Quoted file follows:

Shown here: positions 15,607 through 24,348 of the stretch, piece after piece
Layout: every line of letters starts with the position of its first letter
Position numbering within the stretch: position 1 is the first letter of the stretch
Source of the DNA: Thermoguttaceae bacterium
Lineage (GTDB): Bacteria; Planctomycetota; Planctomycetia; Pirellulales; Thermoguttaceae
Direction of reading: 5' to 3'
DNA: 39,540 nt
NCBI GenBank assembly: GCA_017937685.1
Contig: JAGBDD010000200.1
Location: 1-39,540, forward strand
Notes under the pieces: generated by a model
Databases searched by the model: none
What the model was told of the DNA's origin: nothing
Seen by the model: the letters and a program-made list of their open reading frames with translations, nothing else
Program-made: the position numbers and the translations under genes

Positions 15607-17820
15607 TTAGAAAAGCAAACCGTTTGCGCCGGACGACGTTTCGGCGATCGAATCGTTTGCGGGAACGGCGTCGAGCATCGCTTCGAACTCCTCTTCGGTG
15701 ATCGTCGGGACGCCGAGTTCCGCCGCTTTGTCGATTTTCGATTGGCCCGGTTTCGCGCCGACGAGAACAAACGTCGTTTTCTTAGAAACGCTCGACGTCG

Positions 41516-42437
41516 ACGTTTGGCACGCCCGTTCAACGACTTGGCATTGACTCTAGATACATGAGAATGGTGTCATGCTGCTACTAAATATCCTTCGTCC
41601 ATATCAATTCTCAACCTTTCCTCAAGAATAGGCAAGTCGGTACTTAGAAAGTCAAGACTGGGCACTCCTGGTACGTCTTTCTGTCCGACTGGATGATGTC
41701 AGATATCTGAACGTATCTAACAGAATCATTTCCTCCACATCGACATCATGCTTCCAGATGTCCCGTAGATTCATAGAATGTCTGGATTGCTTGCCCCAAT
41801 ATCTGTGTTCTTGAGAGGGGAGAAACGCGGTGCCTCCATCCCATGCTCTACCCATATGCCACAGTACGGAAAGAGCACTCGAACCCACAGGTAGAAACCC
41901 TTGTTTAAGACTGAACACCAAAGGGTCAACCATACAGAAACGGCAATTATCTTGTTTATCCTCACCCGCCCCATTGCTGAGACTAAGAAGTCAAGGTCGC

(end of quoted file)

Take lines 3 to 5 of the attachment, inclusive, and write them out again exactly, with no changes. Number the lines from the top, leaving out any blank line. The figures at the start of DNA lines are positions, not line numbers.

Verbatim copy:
Position numbering within the stretch: position 1 is the first letter of the stretch
Source of the DNA: Thermoguttaceae bacterium
Lineage (GTDB): Bacteria; Planctomycetota; Planctomycetia; Pirellulales; Thermoguttaceae